Not long ago, being an entrepreneur required some sort of traditional office to network, accomplish daily tasks, and even establish credibility in the business world. But as the marketplace has grown more mobile — from laptops to the internet to smartphones — and conference-calling tools and other digital communication platforms like Slack increase an entrepreneur's ability to remain viable, the entrepreneurial world has been uprooted as well.

Thus, the mobile entrepreneur was born. And those individuals who are aware of the opportunities and challenges that go along with this venture can make that transition smoothly and take their mobile businesses to the next level.

The Logistics of Mobile Entrepreneurship

Becoming your own boss is easier now than ever before, and innovative, ambitious people can find success anywhere in the world, all on their own time. From the endless earning possibilities to the freedom to the chance to create something profound, mobile entrepreneurship is limited only by the creativity and devotion of those who take the plunge.

But while it's easy to imagine the opportunities that being a mobile entrepreneur provide, especially when you're forced to sit through a 9 a.m.-5 p.m. workday in a place and in a job that you don't love, not being tied down to an office or rigorous work schedule can present its own challenges.

For people not used to structuring and managing their own time, a flexible work schedule can be more of a hazard than a benefit. Mobile entrepreneurs also need to be able to balance financing with daily business, all while navigating the psychological impact of uncertainty and of working alone with a resolve for the vision that set them on this path to begin with.

Best Practices for a Newly Mobile Entrepreneur

All of the above indicate that an individual's personality can in many ways dictate mobile entrepreneurial success inasmuch as astute planning will. Regardless of who you are, entrepreneurs willing to go mobile can use these three strategies to help their businesses succeed.

1. Invest in Essential Tools

An entrepreneur's ability to be mobile and remain successful relies on the right tools, which can be grouped into two categories: physical tools and online tools.

At the least, your physical tools should include a smartphone — an iPhone or Android are good bets — that can handle the necessary communication software, such as a Voice Over Internet Protocol service that won't force you to rely on your phone line, and a lightweight laptop or two-in-one device for those get-up-and-go moments. A laptop or two-in-one device that syncs automatically with the cloud is particularly useful.

Those devices are essential, but without a strong internet connection or data plan that can help you cultivate a comprehensive digital platform, they're rendered negligible. So you should also invest in online tools like WordPress, which can help you establish a cheap and convenient website and blog; Google Analytics, which can give you insights into what traffic your website is seeing and who from; and a solid word processor and spreadsheet program like Microsoft Office.

2. Make Yourself Visible

Potential customers need to be able to find you. Achieving this visibility not only means setting up a website, but it also means listing your business on Google and maintaining some sort of consistent and identifiable social media presence on major sites like Facebook and Twitter. Positive visibility on the web will do more for your business's reputation than a permanent office address ever could. You can also increase your outreach and improve customer engagement by offering promotional deals or loyalty rewards.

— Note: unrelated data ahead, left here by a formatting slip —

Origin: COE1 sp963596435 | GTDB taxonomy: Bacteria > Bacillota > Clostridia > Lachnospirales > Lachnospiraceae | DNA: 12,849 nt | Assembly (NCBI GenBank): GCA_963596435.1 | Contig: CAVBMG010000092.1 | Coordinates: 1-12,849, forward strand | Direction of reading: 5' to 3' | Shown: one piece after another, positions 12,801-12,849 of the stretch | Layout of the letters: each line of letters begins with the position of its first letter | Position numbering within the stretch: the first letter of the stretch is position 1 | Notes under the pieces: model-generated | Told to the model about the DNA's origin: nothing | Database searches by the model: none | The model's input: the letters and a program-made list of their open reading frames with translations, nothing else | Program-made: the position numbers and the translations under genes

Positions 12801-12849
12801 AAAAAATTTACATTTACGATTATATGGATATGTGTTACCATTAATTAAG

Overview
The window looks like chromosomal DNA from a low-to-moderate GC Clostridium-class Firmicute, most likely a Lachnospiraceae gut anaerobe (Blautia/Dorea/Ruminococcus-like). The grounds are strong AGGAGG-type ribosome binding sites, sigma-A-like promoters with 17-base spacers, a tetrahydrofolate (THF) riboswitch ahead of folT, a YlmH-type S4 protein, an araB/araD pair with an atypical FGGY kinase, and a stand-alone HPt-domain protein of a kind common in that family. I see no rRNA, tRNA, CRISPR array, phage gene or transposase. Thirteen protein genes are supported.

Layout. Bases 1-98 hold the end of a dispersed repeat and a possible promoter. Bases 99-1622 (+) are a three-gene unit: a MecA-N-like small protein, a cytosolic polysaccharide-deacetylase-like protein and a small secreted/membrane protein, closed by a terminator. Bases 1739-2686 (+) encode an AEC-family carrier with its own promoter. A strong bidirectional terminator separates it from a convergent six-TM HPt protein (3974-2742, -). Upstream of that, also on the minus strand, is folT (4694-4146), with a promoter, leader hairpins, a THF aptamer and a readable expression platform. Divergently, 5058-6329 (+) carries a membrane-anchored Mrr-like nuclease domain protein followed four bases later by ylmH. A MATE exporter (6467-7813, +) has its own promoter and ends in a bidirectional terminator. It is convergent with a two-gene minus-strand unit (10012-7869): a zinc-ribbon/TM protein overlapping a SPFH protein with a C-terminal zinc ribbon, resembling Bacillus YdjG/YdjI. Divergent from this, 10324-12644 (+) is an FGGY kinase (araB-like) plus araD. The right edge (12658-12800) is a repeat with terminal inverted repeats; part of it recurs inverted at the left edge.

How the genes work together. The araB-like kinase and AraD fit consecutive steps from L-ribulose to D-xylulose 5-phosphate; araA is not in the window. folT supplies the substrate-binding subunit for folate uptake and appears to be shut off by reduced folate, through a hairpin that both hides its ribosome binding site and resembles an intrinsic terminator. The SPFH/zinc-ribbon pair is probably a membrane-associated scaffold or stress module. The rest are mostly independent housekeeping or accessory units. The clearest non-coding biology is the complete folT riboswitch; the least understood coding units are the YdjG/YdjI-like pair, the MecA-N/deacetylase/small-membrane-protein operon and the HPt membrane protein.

Beyond digital visibility, mobile entrepreneurs can heighten their community relationships and outreach. Not being bound to a particular ZIP code doesn't mean that you can't utilize where you live, so find ways to engage the business community around you — through local or regional conferences or fairs — in order to leverage a more local network into a much more national (and even global) one and even to figure out novel ways your business can grow.

3. Maximize Your Time

While working outside of an office, it can be easy to lose track of time or let important items slip through the cracks. Though mobile entrepreneurs don't have a set schedule, it's important that, when you do work, you have a consistent strategy to remain productive.

If your approach to productivity is to take each task as it comes, you're not making the most of your time. Take a step back to figure out what's most important for you to be doing, and focus on that instead. Along the same lines, it might seem more efficient to multitask, but multitasking can actually inhibit your ability to get things done.

And if you find your productivity lagging or you simply get bored, try changing up your work environment or processes. The Pomodoro technique is a great way to make work more dynamic. By breaking everything up into 15- to 25-minute increments with two-minute breaks in between, you stay on task and don't burn out too quickly.

Becoming a master of mobile business can be a challenge because you still need a trade that you perform well. But with the right equipment, the requisite visibility, and the right time-management strategies, you'll find yourself getting more done and remaining as successful as possible. And best of all? You'll never have to set foot in that office again.

Author's Bio: 

Ari Rabban is the CEO of and a veteran of the IP communications industry.’s virtual phone service builds on the digital VoIP industry experience of its founders to deliver a complete suite of enterprise-grade unified communication services at an SMB price. Ari was named among the Top 20 Most Influential People in VoIP 2012 and currently serves on several boards, including the New Jersey Tech Council. You can follow him on Twitter @arabban.